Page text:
Daksha

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Daksha (दक्ष) , "the skilled one", is an ancient creator deity, one of the Prajapatis [1], the Rishis and the Adityas. Daksha is said to be the son of Aditi and Brahma.

In another source, Daksha is said to be the father of Diti and Aditi, Kashyapa's wives and Dakshayani's sisters).

With his wife Prasuti, he is the father of thirteen daughters, namely Aditi, Diti, Dānu, Kala, Danāyū, Sinhika, Krodha, Pradha, Viswa, Vinata, Kapila, Muni, and Kadru.[2] Many of whom were married to Soma. Daksha found that Soma overly favored one daughter (Rohini) over the others, thus neglecting their needs and flouting his responsibilities. For this, Daksha cursed him to wither and die. The daughters intervened and made his death periodic, symbolized by the waxing and waning of the moon.

Adi Parva, Mahabharata/Mahabharata Book I Chapter 66 tells us that Rishi Daksha sprung from the right toe of Brahman. And from the left toe of Brahman sprang the wife of the high-souled Daksha. And the

  • Muni begat upon her fifty daughters; and all those daughters were of faultless features and limbs and of eyes like lotus-petals. And the lord
  • Daksha, not having any sons, made those daughters his Putrikas (so that their sons might belong both to himself and to their husbands). And Daksha bestowed, according to the sacred ordinance,


Story of Shakti and Shiva

Daksha is said to be a Prajapati or one of the Brahma's sons. One of his daughters (often said to be the youngest) was Shakti or Dakshayani, who had always wished to marry Shiva. Daksha forbade it, but she disobeyed him and did so anyway, finding in Shiva a doting and loving husband. Daksha disliked Shiva intensely, calling him a dirty, roaming ascetic and reviling the great yogi's cohort of goblins and ghouls.

The Yagna of Daksha

From then on, he distanced himself from his daughter, Dakshayani/Shakti, and his son-in-law, Shiva. This enmity culminated in a great sacrifice he had been hosting, one to which he invited all and sundry, family and allies, gods and rishis, courtiers and subjects. Consciously excluding Shakti from the list, he also set up a statue of Shiva, which he defiled and mocked, at the entrance to his hall. Shakti, ebullient at the thought of such a great event, and assuming that the daughter of the king was welcome no matter what, attended the festival. Snubbed by her father and treated with disdain, Shakti nonetheless maintained her composure. Indeed, even her father's refusal to invite Shiva, her husband and thus a traditionally honored member of any Hindu family, was to some extent borne.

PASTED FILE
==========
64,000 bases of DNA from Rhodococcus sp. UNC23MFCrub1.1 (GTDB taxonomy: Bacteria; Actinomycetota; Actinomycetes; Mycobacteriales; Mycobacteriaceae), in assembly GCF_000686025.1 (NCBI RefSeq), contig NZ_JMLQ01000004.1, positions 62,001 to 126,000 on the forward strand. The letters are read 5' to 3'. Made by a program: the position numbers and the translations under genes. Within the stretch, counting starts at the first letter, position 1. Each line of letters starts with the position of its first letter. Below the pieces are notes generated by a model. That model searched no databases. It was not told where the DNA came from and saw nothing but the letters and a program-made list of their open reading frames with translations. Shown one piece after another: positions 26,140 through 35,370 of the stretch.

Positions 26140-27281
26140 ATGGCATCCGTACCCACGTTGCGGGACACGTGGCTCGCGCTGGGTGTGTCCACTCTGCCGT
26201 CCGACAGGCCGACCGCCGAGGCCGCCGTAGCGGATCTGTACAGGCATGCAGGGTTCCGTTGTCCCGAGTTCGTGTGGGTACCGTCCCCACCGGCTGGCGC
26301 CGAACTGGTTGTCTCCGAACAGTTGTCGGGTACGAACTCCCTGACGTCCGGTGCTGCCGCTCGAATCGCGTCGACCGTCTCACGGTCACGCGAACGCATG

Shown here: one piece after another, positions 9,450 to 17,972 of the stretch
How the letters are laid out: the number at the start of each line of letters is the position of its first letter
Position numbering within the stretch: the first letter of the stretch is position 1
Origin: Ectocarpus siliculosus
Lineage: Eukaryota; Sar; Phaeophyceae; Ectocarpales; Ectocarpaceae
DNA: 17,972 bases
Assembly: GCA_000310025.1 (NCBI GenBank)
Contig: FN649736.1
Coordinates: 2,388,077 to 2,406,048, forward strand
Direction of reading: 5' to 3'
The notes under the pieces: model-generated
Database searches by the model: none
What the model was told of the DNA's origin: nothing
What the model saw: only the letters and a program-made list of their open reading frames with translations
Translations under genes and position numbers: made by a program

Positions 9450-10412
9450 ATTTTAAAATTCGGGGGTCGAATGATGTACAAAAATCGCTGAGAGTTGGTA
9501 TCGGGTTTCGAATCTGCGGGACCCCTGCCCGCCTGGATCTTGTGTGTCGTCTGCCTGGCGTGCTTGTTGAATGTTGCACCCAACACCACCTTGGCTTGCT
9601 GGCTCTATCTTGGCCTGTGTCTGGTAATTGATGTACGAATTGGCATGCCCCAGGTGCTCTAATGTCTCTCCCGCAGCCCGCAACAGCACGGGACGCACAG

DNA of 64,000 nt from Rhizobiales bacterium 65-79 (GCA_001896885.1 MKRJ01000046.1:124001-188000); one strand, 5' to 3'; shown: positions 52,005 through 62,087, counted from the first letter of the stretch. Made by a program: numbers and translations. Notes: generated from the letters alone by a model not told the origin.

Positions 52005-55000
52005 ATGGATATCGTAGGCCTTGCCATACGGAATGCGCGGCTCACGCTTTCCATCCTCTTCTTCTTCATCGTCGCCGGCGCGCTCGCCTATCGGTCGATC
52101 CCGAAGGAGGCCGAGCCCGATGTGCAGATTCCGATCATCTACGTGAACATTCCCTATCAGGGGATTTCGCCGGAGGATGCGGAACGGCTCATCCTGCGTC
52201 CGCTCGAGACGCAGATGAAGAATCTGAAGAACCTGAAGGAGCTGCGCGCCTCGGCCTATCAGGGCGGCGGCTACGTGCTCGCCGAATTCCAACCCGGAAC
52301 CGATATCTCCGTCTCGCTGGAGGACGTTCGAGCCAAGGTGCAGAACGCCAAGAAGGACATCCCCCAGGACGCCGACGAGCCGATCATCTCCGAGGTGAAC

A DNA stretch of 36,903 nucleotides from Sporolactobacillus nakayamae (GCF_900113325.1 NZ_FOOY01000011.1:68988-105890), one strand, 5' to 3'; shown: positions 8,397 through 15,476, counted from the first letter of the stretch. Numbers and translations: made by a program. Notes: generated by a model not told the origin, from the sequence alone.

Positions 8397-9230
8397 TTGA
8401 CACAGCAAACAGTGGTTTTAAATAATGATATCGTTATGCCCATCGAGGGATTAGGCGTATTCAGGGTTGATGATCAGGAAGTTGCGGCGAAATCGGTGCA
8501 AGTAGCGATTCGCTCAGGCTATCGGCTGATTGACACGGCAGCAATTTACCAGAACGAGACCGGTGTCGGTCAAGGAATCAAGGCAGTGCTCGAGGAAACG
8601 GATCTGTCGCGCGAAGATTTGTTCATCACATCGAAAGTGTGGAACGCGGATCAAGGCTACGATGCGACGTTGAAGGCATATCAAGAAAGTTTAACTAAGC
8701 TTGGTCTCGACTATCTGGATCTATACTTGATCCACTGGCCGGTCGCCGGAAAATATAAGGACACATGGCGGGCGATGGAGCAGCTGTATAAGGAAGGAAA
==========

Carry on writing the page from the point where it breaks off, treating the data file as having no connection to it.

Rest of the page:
However, on seeing the shameless insult to her husband in his absence, and the repeated slights King Daksha and his courtiers railed at Shiva, she committed suicide in grief for her beloved. Hearing the news, Shiva's attendants rushed inside the ceremony hall and started attacking all the guests present there, however, the demons invoked by Bhrigu defeated Shivas attendants and they retreated back to his abode. Upon hearing the news of his beloved wife's death, Shiva was infuriated that Daksha could so callously cause the harm of his (Daksha's) own daughter in so ignoble a manner. Shiva grabbed a lock of his matted hair and dashed it to the ground. From the two pieces rose the ferocious Virabhadra and the terrible Rudrakali, while Bhadrakali arose from the wrath of Devi herself [3]. Upon Shiva's orders they stormed the ceremony and killed Daksha as well as many of the guests. Terrified and with remorse the others propitiated Lord Shiva and begged his mercy to restore Daksha's life and to allow the sacrifice to be completed. Shiva, the all-merciful One, restored Daksha's life, with the head of a goat. In his humility, and repentance for his graceless and sinful acts, Daksha became one of Shiva's most devoted, attendants.

Shakti/Dakshayani later incarnated as Parvati in her next life, and remarried Shiva, henceforth never to part with him again. It is for this reason that Shiva, while monogamous, has had two wives in reality, but the same soul in two incarnations.

One place that is associated with this Yagna of Daksha, and where it is supposed to have actually taken place according to the Sthala Purana, is known as Kottiyur, which is in a largely forested area of Kannur District, Kerala[4]. At Kottiyur, there are two temples - Sri Akkare Kottiyur Temple and Sri Ikkare Kottiyur Temple, located on opposite banks of Bavali river. Sri Akkare Kottiyur Temple is open during the Kottiyoor Vaisakha Mahothsavam festival only.

Another place that claims to be the site of Daksha's Yagna is Shri Daksheshwar Temple, about 4 KM from Haridwar. There is a pit within the grounds of the temple which supposedly marks the exact location of the sacrificial fire.

Other daughters

Some of Daksha's other daughters include Bharani and Anuradha, married Chandra. Another, Rati, married Kama. Another daughter, Danu, gave birth to the evil Danavas. According to the Monnier-Williams dictionary Samkalpa (initiative/volition) is mentioned as a daughter of Daksha. There is a theory identifying Samkalpa with Lubhyati, the Sanskrit name-word etymologically related to love and libido.

References

  1. Mahabharata, Book 2: Sabha Parva: Lokapala Sabhakhayana Parva, section:XI. p. 25
  2. Mahabharata/Book 1: Adi Parva/Section LXV|Lineage of Daksha].
  3. Mahabharata Book 12: Santi Parva: Mokshadharma Parva: Section CCLXXXIV. p. 317.
  4. http://www.hindu.com/2006/06/17/stories/2006061708850500.htm

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